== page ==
Today I am going to tell you about the time I jumped off a moving boat. It was probably not my wisest decision, but I didn’t think about that at the time. However, I do not regret it.
I was sixteen, fresh faced and in love with summer. It was early June in Arkansas, and I was living on the shores of Lake Ouachita with my extended family. I spent every waking moment outdoors, drawing in with each breath the beauty of exposed bedrock beaches, warm June air, and sparkling waters of the lake. My cousins, my newfound beau (because of course this was the perfect environment to foster romance), and I would enter the water in the early morning and only leave when the sun was dipping below the western hills.
One day we decided to rent a boat and explore some of the uninhabited islands that dot the lake’s surface. We arose early and packed two coolers with provisions to last us through the day. Hastily-assembled sandwiches and clementines overflowed from the coolers; their abundance irrepressible. The perfume of citrus mingled pleasantly with the cool aquatic breeze which caressed our bronzed faces. After a group of about twenty cousins had assembled, we all boarded the vessel singing and shouting with excitement at the prospect of a great adventure.
The sun cast diamonds in the mist of our wake as we began our quest for a suitable isle. The boat was not a small vessel, and it rode high in the water. The roar of the motor was dominated by the energy-infused ballads of Outkast which the skipper-cousin was blasting from the speakers. The sun’s heat kissed my skin while the spray of the disturbed waters sought to douse it. Our high spirits were infectious, and the cousins shouted lyrics as we sped carefree across the cerulean waters.
My beau was saying something to me, a smile lighting his face as he noted my pleasure in my surroundings and complete lack of attention to anything else. He turned instead to a cousin and let me become fully entranced by the ambiance of the excursion. Left to my own thoughts, I focused on the environment around me. The waters beckoned to me, and I leaned over as far as I could to dangle a hand in the spray, the force of the boat’s speed tossed my hand about haphazardly.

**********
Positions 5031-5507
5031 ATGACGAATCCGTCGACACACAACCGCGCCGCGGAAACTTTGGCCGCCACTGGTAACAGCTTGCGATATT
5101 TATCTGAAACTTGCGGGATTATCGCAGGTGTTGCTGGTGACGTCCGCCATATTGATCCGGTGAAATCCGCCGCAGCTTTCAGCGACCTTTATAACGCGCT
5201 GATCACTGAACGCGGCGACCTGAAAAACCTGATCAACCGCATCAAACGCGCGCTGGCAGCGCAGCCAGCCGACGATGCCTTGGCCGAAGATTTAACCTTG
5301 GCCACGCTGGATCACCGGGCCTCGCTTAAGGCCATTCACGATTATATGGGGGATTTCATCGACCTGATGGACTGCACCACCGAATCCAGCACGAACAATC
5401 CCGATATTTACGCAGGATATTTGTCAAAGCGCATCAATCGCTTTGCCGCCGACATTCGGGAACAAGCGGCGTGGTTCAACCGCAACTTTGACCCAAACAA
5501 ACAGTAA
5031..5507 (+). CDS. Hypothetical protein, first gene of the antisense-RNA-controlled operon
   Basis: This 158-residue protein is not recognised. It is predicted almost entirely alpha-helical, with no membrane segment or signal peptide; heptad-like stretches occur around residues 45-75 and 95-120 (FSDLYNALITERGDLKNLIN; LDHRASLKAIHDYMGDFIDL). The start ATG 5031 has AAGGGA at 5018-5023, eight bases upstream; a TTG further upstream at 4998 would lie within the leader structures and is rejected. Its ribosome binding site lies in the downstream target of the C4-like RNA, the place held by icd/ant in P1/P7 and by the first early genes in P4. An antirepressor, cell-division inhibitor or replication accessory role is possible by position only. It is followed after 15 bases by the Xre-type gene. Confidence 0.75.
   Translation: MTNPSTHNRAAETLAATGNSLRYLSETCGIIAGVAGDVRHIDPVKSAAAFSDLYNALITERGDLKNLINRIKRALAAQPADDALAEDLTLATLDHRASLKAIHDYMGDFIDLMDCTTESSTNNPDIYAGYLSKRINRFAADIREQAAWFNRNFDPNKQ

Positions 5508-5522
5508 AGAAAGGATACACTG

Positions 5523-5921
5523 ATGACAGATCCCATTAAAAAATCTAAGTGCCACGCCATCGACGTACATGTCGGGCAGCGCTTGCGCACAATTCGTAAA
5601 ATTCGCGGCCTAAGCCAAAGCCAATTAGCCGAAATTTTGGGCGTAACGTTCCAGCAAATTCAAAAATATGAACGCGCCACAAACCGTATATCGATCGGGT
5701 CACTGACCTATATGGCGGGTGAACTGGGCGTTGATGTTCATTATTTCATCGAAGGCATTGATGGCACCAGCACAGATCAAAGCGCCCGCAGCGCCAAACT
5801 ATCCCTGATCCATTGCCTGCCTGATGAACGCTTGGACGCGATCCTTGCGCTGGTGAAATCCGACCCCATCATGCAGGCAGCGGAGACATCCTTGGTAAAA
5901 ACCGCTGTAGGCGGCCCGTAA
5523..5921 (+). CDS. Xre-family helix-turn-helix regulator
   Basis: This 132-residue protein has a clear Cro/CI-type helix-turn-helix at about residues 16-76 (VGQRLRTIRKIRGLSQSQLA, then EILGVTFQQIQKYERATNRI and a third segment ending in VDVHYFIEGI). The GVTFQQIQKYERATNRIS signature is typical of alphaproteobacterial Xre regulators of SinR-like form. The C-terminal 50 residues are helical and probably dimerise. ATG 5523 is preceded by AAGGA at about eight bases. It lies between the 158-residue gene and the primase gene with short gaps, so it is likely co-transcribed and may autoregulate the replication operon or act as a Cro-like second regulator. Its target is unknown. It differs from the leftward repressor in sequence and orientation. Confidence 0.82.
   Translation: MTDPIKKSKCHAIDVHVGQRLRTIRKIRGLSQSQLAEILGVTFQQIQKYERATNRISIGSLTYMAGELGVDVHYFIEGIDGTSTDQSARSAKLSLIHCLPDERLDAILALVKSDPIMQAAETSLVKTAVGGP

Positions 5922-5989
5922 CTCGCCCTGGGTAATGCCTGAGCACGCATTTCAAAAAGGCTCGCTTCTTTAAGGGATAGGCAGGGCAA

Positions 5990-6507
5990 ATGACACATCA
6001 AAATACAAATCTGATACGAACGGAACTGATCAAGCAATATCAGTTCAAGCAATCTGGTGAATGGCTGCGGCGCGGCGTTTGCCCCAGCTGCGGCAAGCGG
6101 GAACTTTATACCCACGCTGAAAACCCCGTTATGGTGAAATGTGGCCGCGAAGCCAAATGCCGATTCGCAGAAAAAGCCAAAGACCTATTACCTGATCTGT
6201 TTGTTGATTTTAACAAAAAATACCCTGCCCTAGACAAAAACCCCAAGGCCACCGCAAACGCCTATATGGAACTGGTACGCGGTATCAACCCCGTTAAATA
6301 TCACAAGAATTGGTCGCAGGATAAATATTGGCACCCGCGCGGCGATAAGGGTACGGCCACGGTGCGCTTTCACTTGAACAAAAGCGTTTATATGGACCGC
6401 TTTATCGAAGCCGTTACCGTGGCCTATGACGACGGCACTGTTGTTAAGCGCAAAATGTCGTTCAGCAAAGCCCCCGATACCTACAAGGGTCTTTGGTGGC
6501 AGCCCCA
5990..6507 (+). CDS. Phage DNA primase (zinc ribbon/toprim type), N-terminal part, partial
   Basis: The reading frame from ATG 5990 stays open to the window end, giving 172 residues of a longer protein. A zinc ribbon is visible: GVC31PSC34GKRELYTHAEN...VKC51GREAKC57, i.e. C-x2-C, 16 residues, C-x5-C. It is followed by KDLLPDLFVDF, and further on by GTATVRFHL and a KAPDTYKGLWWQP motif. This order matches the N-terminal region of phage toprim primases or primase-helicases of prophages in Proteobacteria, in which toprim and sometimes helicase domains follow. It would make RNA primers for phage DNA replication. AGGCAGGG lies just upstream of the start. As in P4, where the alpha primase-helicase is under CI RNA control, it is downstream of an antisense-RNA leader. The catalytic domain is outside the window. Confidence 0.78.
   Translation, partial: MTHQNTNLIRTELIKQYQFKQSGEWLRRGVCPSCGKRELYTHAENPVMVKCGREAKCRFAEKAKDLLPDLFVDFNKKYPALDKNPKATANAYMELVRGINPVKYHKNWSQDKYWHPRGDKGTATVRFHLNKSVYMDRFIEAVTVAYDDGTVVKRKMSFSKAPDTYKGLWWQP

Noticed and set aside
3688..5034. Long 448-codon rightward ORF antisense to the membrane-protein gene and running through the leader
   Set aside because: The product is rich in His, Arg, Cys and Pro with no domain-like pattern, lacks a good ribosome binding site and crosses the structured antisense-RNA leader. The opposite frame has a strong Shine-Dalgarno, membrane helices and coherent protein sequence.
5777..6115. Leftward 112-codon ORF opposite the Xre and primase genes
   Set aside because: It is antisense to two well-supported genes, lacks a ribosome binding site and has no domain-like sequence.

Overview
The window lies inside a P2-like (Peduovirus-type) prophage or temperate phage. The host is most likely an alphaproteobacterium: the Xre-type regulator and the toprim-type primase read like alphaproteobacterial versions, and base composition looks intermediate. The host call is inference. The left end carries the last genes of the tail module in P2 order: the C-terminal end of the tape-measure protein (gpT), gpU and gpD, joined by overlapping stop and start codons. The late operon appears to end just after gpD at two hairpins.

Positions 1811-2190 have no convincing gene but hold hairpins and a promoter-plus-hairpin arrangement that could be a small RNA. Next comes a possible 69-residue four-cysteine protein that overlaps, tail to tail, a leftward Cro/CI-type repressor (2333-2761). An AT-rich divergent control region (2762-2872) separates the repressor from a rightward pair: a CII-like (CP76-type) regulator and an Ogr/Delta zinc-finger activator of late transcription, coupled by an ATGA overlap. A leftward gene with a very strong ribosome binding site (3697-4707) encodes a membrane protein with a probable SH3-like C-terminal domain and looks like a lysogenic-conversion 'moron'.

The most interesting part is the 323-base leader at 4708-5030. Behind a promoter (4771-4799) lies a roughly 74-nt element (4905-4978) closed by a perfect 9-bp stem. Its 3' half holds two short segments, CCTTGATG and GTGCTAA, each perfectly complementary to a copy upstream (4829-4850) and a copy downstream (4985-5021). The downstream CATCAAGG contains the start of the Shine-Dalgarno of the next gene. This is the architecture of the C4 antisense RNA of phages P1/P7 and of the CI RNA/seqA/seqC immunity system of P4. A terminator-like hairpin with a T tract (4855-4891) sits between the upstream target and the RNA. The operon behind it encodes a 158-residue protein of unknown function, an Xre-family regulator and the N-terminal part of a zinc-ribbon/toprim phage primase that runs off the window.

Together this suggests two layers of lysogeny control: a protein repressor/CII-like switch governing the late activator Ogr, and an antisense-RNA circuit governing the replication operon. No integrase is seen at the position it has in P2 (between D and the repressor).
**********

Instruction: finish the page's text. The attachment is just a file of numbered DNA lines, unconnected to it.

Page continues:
The lake glittered like a fine-cut gem in the sun’s illumination. I found myself wishing to be fully enveloped in the azure waters. As soon as I thought it, I acted. The impulse took me over; there was no thought but to fulfill my need. Unthinking, I stood upon the bench seat, leapt on the railing, and jumped. A cousin’s alarmed shout rose over the music in the background, but I did not hear it; there was only the lake.
For one perfect moment, a handful of heartbeats, nothing existed but water and sky. My arms outstretched, the sun above me, a slowing of time. I pierced the surface and plunged deep beneath its shell. All that was, all that ever had been, was water enveloping me. I was surrounded by lake, held in place momentarily by the force of my entrance. The buoyancy of my body thrust me upwards more quickly than I had wanted, the moment fleeing swiftly.
The boat had continued past me by ten yards or so, traveling too rapidly to slow immediately after my unexpected departure. It now traveled at a snail’s pace; the cousins were searching for me. Once the cousins saw me surface, they gave forth shouts of glee. My spontaneity infected them, and the cousins abandoned ship, even the skipper. Too overcome by the impulse, the skipper-cousin forgot to turn the boat off before he jumped overboard, and we spent the next ten minutes swimming after the boat and attempting to re-board. It was a perfect snapshot of my own understanding of life, and I held it closely to my heart, long after the sun stripped the water from my skin.